Good governance not always the most comfortable road
As with any peak body, Fire Protection Association Australia (FPA Australia) which is Australia’s peak body for the fire protection industry, takes the issue of governance extremely seriously.
Other Asia Pacific organisations we have been in touch with, also regard good governance as the defining factor of an organisation and its relationship with the industry they represent. For FPA Australia, good governance has recently meant having to take difficult decisions affecting its relations with some of its own members.
I’ve spoken in the past about the need for a fully accredited, professional industry and how that is something many of our sister organisations around the Asia Pacific region are also striving to accomplish.
But what’s the use of accreditation if the organisations that administer these systems are not prepared to enforce their own rules and regulations?
Recently, Fire Protection Association Australia (FPA Australia) had to take the difficult decision to cancel the accreditation of a practitioner. A complaint had been made, and needed to be followed up. When the individual repeatedly refused to provide the information that we had lawfully requested, we decided there was no alternative but to suspend and then cancel their accreditation. This led to a lengthy Supreme Court action with all the risk and cost that entails. At stake was our right to enforce a contract entered in to by the individual, the same contract many others in the industry had also signed.
If we as the governing organisation aren’t willing to police and defend our own scheme, including the removal of an individual’s accreditation, there is no point in having an accreditation system. Having taken that action, we could not fail but to defend it.
In the end, the Supreme Court found that the practitioner was bound by a contract lawfully entered into, to provide the requested information and that FPA Australia, as the administrator of the accreditation scheme, had acted appropriately.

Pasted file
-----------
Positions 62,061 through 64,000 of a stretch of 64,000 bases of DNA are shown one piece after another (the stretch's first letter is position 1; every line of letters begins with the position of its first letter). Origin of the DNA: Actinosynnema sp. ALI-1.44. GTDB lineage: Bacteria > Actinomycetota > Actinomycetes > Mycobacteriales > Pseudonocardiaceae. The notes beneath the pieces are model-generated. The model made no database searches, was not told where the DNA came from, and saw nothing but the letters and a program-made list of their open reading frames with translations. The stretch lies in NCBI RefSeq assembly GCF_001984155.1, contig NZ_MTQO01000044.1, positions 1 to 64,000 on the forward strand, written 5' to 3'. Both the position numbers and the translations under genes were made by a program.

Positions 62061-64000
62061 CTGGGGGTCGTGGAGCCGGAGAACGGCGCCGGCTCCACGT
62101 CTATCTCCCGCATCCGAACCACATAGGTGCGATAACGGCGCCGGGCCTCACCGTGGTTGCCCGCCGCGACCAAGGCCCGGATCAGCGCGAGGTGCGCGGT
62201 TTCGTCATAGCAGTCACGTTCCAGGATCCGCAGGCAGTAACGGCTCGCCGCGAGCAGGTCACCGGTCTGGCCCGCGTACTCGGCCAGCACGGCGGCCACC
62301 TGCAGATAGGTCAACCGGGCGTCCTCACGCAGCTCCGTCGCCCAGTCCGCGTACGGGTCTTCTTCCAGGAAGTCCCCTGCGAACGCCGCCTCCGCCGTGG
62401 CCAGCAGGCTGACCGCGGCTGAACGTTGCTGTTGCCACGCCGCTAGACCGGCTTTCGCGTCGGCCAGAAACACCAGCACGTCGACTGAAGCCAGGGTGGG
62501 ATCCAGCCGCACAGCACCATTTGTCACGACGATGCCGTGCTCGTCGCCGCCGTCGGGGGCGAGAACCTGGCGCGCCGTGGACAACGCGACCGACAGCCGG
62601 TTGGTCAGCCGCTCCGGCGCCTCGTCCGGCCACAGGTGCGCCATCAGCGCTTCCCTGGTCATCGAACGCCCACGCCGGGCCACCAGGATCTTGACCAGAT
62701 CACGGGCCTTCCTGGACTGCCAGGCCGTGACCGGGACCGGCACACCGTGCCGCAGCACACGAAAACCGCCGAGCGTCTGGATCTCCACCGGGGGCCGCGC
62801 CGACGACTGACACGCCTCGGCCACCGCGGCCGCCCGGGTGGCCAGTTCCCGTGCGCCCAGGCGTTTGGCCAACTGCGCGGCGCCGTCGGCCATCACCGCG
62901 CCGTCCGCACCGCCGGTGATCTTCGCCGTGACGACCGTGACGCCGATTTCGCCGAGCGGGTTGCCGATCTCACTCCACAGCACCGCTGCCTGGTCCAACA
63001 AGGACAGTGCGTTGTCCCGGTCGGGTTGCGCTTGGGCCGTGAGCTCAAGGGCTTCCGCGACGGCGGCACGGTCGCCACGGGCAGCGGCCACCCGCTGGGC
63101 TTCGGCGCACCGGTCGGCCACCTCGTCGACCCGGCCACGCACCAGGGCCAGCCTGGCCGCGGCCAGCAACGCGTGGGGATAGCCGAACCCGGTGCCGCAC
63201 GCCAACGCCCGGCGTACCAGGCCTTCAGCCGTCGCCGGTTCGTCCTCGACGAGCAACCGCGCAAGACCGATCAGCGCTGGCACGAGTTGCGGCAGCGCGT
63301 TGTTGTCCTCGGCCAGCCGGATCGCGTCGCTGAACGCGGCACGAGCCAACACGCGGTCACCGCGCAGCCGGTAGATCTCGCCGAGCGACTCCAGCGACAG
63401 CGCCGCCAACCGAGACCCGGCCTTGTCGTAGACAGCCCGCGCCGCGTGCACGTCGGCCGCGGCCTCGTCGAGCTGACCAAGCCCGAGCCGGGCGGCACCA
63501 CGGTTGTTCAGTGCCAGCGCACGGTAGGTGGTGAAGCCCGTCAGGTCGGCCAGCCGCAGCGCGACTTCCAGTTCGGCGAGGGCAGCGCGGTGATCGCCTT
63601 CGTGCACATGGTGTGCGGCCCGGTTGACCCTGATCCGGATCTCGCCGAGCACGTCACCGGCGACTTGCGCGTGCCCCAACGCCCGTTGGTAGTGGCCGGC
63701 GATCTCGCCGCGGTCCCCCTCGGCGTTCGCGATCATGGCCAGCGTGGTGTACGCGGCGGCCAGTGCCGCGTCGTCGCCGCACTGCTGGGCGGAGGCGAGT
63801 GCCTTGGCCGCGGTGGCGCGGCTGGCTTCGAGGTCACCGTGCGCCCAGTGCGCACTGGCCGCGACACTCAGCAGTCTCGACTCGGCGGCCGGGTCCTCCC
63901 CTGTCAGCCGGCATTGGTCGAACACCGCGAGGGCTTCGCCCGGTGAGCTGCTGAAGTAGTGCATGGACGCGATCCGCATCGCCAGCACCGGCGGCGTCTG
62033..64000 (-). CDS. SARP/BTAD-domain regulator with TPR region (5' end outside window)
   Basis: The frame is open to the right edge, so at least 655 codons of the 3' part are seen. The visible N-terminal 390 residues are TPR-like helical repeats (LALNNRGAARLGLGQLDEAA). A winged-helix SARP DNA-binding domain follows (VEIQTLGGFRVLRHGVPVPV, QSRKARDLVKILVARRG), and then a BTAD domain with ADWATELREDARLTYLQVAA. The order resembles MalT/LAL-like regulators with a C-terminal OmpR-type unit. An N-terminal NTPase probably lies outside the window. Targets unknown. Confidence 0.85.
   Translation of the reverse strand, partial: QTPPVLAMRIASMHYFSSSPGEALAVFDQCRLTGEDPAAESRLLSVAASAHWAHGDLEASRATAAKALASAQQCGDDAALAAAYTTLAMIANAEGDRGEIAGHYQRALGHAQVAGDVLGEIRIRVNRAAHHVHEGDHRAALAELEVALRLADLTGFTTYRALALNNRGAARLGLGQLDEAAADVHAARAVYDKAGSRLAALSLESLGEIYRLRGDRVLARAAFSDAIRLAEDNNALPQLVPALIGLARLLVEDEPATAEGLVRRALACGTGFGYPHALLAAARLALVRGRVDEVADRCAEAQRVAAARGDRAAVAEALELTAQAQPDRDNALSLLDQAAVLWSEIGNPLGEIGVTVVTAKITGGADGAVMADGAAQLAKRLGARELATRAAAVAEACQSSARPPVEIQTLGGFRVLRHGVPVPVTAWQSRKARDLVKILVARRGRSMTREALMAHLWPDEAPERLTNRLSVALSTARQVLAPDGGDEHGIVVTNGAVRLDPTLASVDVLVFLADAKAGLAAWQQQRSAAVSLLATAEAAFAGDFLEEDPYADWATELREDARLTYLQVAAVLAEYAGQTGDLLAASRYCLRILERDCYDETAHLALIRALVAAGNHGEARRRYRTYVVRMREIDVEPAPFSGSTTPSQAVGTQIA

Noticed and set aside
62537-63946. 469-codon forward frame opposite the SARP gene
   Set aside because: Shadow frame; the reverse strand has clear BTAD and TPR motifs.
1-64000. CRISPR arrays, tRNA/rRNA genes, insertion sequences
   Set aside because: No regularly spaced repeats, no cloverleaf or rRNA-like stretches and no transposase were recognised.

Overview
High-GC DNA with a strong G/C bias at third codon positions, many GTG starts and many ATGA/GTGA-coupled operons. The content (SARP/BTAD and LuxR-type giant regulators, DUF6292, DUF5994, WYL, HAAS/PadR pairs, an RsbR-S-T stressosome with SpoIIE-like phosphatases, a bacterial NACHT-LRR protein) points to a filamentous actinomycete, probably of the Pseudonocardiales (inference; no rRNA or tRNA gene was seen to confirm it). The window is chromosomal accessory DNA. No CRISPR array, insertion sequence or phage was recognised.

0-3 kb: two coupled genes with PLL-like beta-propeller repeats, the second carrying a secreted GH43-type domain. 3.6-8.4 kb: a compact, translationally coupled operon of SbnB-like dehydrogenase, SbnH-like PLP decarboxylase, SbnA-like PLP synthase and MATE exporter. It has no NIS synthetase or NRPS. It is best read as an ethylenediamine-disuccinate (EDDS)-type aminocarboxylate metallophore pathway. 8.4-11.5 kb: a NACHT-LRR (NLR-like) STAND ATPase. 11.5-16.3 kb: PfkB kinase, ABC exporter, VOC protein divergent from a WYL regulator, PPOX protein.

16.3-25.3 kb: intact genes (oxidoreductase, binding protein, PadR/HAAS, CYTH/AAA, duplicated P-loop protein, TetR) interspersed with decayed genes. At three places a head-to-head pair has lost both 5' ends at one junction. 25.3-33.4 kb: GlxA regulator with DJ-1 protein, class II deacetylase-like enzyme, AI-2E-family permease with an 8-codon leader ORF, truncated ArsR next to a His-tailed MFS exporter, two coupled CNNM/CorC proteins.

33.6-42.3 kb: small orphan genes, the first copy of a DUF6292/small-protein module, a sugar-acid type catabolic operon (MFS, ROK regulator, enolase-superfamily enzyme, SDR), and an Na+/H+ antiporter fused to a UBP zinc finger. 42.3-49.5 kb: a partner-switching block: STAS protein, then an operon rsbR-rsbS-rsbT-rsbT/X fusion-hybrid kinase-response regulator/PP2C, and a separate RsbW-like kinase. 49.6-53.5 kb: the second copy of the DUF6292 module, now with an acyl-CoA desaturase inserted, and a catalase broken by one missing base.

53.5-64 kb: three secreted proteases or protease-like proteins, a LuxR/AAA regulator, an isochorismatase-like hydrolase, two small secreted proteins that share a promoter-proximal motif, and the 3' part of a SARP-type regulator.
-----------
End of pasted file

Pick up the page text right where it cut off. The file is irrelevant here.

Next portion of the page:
Good governance extends in other areas. For example, FPA Australia cannot turn a blind eye if it has information about a matter of public safety even if that is compromising for one of its own members.
Again, a peak body has got to set the standard by which its members and the wider industry will be judged. Upholding public confidence by proactively defending the integrity of the system is expected of us all no matter where we operate.
If any organisation becomes aware of a potentially faulty product, system or the workmanship itself, alerting that customer or company and if necessary the relevant authorities, is a vital step in reducing your own personal risk and liability in case of an event.
The importance of professionally managing and administering accreditation schemes is critical and governments and the public, must have absolute confidence in any organisation which delivers such a scheme. If the scheme is not properly administered and the necessary governance does not exist, including a clear surveillance, auditing and disciplinary process, the existence of a scheme and therefore the necessary benefits it provides, are undermined.
Integrity is hard won and easily lost. Only by being prepared to act, even where that puts us at odds with some of those who pay to be members or are our customers, do organisations like ours truly contribute to the industry and community we serve.
For more information, go to www.fpaa.com.au